Investigations into Properties of Collie Fly Ash that Influence Admixture Sensitivity in Blended Cement Concretes

The construction of concrete slabs-on-ground in Australia requires often requires good control of setting times and bleeding rates in lean concretes using air entraining admixtures to minimize the potential for plastic cracking. While this has been successfully achieved on the east coast of Australia for decades with fly ash concretes a new source of fly ash from the Collie power station located on the west coat of Australia proved difficult to use. The University of New South Wales undertook an investigation into the cause of sensitivity and variability exhibited by key properties of concretes that contained Collie fly ash. Testing of the basic properties of three Collie fly ash samples and one sample of fly ash from Eraring power station was used to characterize the materials and the samples separated into specific size fractions with further testing undertaken. Testing undertaken included LOI, density, color, fineness, carbon content, sulfur content, and physical features using SEM. The investigation concluded that the causes of the admixture sensitive behavior of Collie fly ash concrete is not simply due to the presence of carbon but the high surface area and low density of these carbon particles in association with the presence of oxidizable sulfur components.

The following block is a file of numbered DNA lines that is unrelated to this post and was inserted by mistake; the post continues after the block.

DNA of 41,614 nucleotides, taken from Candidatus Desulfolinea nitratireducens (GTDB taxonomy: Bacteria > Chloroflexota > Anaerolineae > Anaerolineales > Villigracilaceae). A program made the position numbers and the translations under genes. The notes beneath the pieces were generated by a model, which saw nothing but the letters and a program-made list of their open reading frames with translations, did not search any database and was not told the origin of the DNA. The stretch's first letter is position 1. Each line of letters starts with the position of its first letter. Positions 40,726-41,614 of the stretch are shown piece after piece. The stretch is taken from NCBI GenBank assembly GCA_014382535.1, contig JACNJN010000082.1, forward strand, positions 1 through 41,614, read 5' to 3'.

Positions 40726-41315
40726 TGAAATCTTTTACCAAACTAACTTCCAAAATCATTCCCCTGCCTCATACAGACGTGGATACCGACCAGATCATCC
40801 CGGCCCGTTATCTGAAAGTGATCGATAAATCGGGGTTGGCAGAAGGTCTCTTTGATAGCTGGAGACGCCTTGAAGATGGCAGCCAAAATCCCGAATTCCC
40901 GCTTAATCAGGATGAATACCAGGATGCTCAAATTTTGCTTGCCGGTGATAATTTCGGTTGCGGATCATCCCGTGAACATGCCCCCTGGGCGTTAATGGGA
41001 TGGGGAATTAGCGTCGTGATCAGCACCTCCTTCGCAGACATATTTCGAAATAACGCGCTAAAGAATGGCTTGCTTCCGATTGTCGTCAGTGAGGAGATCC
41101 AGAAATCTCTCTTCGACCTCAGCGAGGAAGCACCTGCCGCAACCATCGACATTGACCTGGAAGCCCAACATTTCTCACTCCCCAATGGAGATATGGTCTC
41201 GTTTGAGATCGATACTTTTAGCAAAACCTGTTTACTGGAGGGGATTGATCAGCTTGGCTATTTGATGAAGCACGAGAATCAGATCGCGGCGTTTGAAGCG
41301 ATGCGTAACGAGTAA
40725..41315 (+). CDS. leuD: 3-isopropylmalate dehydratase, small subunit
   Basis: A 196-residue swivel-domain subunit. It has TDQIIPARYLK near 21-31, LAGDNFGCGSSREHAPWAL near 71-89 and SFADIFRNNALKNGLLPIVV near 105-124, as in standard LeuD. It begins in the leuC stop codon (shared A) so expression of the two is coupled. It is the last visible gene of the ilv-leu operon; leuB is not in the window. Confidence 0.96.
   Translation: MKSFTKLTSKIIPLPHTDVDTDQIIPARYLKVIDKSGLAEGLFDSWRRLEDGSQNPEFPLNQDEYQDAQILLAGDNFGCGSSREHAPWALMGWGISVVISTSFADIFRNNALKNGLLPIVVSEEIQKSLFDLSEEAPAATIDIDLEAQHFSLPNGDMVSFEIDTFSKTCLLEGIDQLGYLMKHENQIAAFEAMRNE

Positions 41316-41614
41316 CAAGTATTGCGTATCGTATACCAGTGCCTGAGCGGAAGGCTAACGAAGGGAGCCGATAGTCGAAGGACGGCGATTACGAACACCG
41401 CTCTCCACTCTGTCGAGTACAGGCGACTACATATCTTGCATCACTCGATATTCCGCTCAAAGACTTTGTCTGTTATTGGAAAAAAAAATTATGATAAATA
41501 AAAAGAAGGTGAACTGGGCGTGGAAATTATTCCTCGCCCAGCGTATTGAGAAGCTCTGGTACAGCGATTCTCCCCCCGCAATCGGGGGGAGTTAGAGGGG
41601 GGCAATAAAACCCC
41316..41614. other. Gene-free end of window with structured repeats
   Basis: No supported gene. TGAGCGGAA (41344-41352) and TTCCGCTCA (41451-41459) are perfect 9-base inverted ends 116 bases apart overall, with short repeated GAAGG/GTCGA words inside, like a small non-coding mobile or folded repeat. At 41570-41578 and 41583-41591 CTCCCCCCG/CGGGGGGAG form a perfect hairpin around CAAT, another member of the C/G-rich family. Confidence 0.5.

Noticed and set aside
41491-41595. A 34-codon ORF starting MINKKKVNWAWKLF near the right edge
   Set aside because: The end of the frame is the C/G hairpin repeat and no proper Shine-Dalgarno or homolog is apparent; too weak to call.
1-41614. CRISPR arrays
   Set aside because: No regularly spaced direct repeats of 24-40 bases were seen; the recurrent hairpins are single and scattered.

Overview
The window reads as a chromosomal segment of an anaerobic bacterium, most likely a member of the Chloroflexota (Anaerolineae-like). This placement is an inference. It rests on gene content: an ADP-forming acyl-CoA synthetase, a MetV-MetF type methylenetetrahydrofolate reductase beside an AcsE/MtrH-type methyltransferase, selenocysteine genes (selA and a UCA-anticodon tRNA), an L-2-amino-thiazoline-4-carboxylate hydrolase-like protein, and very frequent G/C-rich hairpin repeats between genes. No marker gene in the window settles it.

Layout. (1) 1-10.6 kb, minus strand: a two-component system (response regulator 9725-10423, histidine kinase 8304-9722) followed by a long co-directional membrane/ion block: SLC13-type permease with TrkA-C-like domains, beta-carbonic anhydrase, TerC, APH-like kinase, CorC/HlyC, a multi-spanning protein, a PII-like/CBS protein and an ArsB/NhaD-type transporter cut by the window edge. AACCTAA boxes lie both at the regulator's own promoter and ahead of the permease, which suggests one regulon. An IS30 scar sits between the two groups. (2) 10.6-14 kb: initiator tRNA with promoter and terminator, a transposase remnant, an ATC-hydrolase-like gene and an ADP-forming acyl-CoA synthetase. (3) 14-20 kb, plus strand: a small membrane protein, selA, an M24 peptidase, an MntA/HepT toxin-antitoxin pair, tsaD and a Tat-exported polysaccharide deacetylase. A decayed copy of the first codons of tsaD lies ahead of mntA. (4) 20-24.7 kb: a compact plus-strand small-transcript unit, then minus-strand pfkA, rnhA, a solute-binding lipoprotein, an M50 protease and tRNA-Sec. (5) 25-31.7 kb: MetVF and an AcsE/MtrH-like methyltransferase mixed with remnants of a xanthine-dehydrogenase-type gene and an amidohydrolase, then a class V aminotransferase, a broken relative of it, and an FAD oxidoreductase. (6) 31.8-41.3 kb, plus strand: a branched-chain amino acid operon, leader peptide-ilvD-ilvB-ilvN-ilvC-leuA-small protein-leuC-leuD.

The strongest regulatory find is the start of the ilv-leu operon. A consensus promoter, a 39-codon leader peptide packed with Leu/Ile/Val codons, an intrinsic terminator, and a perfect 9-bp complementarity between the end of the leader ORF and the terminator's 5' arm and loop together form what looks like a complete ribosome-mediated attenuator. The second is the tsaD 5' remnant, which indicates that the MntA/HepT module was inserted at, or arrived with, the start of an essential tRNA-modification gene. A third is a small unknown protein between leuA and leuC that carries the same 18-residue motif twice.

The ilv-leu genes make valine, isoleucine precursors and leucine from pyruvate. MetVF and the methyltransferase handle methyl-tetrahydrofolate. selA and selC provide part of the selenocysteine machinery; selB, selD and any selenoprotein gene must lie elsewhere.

• English

Media Info

  • Media Type: Print
  • Features: Figures; Photos; References; Tables;
  • Pagination: pp 149-164
  • Monograph Title: Ninth CANMET/ACI International Conference on Fly Ash, Silica Fume, Slag and Natural Pozzolans in Concrete

Subject/Index Terms

Filing Info

  • Accession Number: 01053785
  • Record Type: Publication
  • ISBN: 139780870312410
  • Report/Paper Numbers: SP-242-12
  • Files: TRIS
  • Created Date: Jul 16 2007 12:56PM